Back at Spaz's home latch, Ryter is blamed for the deactivation of the mindprobes and is wheeled by jetbikes which kills the old man. The stress caused by this assault triggered an epileptic seizure for Spaz. Before his death, Ryter tells Spaz that Spaz is in the last book in the universe. Billy Bizmo, the leader of Spaz's latch, reveals to Spaz that he is his biological father and that his mother died at Spaz's birth.

The story ends with Lanaya sending Spaz a message about things will get better in Eden and how she believes they can fix it all in time. Spaz takes on the name Ryter, continuing the original Ryter's work, writing The Last Book in the Universe using a device called a voicewriter that transcribes when he speaks to it.



  • SPAZ -The narrator, a teenager part of the Bully Bangers, initially rips off Ryter, has a condition called epilepsy
  • RYTER - Lives in stack boxes, always accused of back timer talk, writes the last book in the universe, loves adventure and has formal talk
  • Billy - Boss of the Bully Bangers, the biological father of Spaz, rumored to be an ex-lovemate of Lotti Getts.
  • Little Face - A five-year-old child, lives in stack boxes, takes up a love for chox (chocolate flavored edible), eventually adopted by Lanaya's contributors
  • Bean - Spaz's adoptive sister, has the blood sickness(called leukemia), biological daughter of Charly and Kay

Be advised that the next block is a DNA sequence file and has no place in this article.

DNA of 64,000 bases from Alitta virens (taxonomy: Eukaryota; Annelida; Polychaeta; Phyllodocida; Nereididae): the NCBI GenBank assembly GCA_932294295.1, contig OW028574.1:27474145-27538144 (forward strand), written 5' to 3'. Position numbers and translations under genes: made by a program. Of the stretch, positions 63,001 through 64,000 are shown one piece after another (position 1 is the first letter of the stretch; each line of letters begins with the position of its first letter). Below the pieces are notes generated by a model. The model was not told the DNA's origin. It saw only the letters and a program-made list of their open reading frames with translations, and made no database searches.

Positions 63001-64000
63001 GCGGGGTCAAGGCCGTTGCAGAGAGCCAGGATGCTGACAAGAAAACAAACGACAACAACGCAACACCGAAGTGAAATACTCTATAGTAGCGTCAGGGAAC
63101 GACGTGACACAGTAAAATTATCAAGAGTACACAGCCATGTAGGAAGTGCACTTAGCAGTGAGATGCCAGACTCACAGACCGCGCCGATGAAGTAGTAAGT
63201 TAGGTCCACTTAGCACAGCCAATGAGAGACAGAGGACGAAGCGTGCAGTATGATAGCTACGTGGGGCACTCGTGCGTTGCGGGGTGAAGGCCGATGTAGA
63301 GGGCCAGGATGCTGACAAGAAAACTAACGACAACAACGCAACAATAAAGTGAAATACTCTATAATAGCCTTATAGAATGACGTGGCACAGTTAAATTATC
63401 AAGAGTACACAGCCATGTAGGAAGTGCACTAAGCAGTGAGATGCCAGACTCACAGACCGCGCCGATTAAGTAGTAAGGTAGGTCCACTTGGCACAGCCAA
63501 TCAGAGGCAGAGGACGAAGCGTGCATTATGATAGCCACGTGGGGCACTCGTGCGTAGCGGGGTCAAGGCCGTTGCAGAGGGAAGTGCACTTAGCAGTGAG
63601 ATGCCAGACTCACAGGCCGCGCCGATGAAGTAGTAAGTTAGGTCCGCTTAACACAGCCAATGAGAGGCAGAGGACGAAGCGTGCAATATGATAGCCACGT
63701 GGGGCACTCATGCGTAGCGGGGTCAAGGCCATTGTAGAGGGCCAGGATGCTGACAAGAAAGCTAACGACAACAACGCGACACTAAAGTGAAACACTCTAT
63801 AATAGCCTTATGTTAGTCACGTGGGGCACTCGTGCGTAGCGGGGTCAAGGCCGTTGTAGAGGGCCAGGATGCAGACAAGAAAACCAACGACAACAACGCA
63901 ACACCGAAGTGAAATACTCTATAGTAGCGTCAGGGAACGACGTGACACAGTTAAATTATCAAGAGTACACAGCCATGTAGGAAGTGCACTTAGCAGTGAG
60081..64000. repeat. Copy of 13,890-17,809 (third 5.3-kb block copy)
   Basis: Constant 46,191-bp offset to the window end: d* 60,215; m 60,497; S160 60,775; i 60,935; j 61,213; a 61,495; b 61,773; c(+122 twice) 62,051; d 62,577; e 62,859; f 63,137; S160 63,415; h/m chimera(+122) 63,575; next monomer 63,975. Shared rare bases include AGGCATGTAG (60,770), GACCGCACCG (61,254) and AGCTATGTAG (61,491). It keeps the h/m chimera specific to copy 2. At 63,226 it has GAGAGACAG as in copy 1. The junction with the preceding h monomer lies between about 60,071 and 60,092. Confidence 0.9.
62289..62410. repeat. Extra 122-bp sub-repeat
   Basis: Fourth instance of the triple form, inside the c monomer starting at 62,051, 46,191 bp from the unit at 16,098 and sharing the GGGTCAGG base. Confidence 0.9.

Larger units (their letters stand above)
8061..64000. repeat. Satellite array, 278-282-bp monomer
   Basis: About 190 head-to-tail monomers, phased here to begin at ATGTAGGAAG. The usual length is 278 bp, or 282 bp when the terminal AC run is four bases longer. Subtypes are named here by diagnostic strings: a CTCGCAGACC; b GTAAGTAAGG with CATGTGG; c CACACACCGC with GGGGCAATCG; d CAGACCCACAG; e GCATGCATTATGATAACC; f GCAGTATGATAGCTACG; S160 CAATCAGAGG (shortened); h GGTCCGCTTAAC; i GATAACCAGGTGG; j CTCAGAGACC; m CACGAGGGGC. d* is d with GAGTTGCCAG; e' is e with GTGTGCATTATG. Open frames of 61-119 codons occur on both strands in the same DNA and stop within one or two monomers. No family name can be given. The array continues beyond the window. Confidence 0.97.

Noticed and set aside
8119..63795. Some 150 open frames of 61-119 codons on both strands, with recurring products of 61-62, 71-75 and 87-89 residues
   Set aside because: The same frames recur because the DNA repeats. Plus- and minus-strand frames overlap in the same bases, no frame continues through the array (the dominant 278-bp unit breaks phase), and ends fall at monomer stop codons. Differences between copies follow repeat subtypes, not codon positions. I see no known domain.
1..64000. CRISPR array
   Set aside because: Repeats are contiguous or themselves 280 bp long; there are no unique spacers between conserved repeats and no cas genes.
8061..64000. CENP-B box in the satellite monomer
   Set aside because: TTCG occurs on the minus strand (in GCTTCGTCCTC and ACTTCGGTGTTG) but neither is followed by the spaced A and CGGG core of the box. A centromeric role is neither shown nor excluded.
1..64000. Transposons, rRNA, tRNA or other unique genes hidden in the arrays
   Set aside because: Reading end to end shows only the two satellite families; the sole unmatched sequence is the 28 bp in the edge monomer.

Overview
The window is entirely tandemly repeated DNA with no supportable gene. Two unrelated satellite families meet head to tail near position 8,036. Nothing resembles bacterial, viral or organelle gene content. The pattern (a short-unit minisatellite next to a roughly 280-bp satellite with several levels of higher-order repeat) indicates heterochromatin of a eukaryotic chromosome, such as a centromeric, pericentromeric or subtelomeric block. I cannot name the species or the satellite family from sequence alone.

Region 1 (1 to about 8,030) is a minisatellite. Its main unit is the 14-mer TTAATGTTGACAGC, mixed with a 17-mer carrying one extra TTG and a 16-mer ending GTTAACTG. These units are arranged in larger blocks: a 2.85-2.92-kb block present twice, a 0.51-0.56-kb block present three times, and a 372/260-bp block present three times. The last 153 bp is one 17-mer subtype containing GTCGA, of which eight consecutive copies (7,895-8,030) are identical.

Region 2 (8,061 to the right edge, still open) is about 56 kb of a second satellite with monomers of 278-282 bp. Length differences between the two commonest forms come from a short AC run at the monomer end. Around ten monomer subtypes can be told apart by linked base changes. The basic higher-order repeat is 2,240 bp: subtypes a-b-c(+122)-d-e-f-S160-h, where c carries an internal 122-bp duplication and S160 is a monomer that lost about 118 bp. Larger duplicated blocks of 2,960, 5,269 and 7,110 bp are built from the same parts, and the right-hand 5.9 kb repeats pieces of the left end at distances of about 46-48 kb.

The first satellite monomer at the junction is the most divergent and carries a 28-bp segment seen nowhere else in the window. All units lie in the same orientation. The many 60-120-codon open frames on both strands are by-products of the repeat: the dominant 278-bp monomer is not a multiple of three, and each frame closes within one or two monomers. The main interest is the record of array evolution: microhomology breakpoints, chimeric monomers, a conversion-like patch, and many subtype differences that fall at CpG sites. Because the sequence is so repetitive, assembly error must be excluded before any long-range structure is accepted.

• Charly - Bean's biological father, Spaz's adoptive father, casts Spaz out because of his epilepsy
  • Kay - Bean's biological mother, Spaz's adoptive mother, understanding
  • Lanaya - A proov girl, loves the sense of adventure and thrill, confident, persuasive, Future Master of Eden, contribute of Jin and Bree
  • Lotti Getts - Latch boss outside of Eden, nicknamed Boss Lady, Nails, and White Widow because her lovemates don't stay around for a long time
  • Vida Bleek - A secret probe dealer, head of the Furies, Lotti Getts's mortal enemy
  • Jin - Lanaya's male contributor, one of the top-ranked chess players in Eden
  • Bree - Lanaya's female contributor (parent), takes a fondness to Little Face and adopts him
  • Mongo the Magnificent - A dead latch boss, leader of the Monkey Boys. He is eventually replaced by a tekboss.

Major themes[edit]

Major themes, in a list created by Scholastic, included reading, technology, challenges and overcoming obstacles, courage, bravery, heroism, and individuality. Scholastic also wrote in conclusion, "the story is ultimately about those who have the courage to become conscious in a world that invites us to choose illusion and denial."[2]


The novel is an adaptation of a short story previously written by the author in a collection called Tomorrowland.[3] The story was also influenced greatly by Ray Bradbury's Fahrenheit 451.[4]


The Last Book in the Universe has received mixed reviews. Many critics praised the novel for its involving plot. Debbie Carton, a reviewer from Booklist, called it a "fast-paced adventure" with a "moving conclusion" and "memorable characters."[4] A number of critics agreed: Scholastic called the story "chilling and inspiring."[2] A reviewer from Publishers Weekly wrote, "[the book's] futuristic dialect combined with striking descriptions of a postmodern civilization will convincingly transport readers to Spaz's world."[5]

However, Susan L. Rogers from School Library Journal pointed out that there are too many distractions that pull the reader's attention away from the main theme. She also noted that the science in this science fiction novel was "vague."[6]Publishers Weekly added that the story was "not fully developed," complaining that some scenes, such as the ones involving the Monkey Boys and the Furies, were "a bit abrupt."[5]



External links[edit]

Subject Area: Language Arts

Reading level: 5.3

Book Summary